NCAA targeting rule needs amends

Will Cheney

The NCAA’s new rule on targeting, which was implemented at the start of the 2013 season, is a great move for the game. With that said, the exiting rules around it need to be adapted so it fits the current rules of college football.

The NCAA’s targeting rule says that any player who targets and makes contact with a defenseless player above the shoulders will be ejected. The ejection penalty, which has been added on to an existing 15-yard penalty for unnecessary roughness, has stipulations as well. The ejection is reviewable during the game and after the game by the conference, but the 15-yard penalty is not. Finally, if a player has been ejected during the first half, he is out for the rest of the game. If the player was ejected during the second half, he will also be ejected for the first half of the next game.

Before the targeting rule came about, there were many bone-crushing hits that had fans jumping out of their seats cheering and, consequentially, sending the player on the receiving end to the sideline or worse.

Before Matt Ryan was calling signals for the Atlanta Falcons, he was under-center for Boston College from 2004 through 2007. In a game against Clemson University in 2005, former Tiger linebacker David Dunham drove his helmet into Ryan’s chest as he threw a pass. The hit was so hard that it caused Ryan’s helmet to come flying off. The play was not penalized, and is still frequented on YouTube to this day.

In 2013, not only would that play go with a 15-yard penalty, but Dunham also could have possibly been ejected from the game. Also, Dunham would have found himself suspended for the first half of the following contest against Wake Forest University due to the fact that the hit came in the second half.

The need for adjusting the rule has never been more evident as it was during Vanderbilt University’s win over the University of Georgia. Junior UGA linebacker Ramik Wilson was originally called for targeting after a shoulder-to-shoulder hit on senior Vanderbilt receiver Jonathan Krause. After review, the ejection part of the penalty was overturned and Wilson was allowed to stay in the game. The 15-yard penalty for the hit, however, stayed in effect. The yardage gave Vanderbilt a first down and eventually led to a touchdown.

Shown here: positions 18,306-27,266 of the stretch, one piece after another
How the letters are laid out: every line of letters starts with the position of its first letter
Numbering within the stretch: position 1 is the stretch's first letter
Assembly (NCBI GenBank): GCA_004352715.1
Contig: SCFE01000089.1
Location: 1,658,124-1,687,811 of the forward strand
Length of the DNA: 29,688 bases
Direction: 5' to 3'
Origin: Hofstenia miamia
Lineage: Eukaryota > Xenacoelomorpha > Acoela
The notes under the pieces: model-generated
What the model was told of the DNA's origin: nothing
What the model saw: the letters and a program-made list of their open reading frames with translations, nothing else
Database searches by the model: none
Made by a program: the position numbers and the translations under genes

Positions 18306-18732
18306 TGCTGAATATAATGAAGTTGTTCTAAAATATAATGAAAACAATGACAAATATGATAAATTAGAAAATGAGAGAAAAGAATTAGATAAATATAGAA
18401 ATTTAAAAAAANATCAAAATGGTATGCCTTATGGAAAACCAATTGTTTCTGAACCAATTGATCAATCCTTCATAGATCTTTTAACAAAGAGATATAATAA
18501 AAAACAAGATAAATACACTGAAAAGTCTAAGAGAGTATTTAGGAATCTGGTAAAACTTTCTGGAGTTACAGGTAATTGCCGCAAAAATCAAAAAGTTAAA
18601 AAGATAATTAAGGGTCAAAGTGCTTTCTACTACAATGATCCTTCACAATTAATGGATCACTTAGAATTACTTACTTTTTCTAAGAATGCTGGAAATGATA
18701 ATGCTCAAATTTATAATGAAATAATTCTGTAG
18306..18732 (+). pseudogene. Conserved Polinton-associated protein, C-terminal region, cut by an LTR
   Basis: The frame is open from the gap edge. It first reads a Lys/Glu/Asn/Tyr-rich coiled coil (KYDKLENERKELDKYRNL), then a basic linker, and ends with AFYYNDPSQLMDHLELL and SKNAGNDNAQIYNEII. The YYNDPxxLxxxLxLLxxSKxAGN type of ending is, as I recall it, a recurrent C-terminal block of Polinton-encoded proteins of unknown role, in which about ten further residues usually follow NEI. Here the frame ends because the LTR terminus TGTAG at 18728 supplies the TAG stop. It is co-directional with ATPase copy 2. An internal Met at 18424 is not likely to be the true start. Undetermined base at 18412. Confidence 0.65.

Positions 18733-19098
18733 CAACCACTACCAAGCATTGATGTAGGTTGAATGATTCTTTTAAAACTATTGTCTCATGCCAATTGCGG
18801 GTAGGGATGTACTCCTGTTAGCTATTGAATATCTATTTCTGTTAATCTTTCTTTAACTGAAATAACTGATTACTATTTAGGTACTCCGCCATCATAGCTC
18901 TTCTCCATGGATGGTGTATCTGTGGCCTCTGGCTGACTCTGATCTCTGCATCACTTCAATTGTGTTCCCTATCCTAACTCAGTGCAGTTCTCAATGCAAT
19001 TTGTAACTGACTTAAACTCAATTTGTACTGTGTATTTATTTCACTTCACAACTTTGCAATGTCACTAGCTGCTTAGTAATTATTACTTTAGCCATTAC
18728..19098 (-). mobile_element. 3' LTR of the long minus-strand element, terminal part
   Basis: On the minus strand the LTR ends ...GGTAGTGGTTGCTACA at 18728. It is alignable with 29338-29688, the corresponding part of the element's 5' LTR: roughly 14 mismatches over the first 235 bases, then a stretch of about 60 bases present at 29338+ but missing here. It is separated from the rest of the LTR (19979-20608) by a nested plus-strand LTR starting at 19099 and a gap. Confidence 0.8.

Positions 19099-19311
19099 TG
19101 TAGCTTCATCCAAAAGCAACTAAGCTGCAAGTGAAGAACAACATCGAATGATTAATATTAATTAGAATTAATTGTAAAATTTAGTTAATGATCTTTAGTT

The only knock I have on the rule is that the 15-yard penalty cannot be overturned even if the ejection has been. As seen in the Vanderbilt game, the play was reviewed and overturned, but a team was given free yards and the outcome of the game was affected. Anything that affects the outcome of a contest, other than the participants, is not a good thing for the sport. This is a technicality that will have to be addressed down the road if more of these situations are to be avoided.

I applaud the NCAA for implementing the penalty on targeting. When player safety can be helped in any way, it is always a good thing for the sport. After witnessing the injuries that have crippled Georgia Southern University’s football team this season, the NCAA’s attempt to cut down on those injuries and attempt to ensure the student-athletes a safer experience can only help the game in the long run.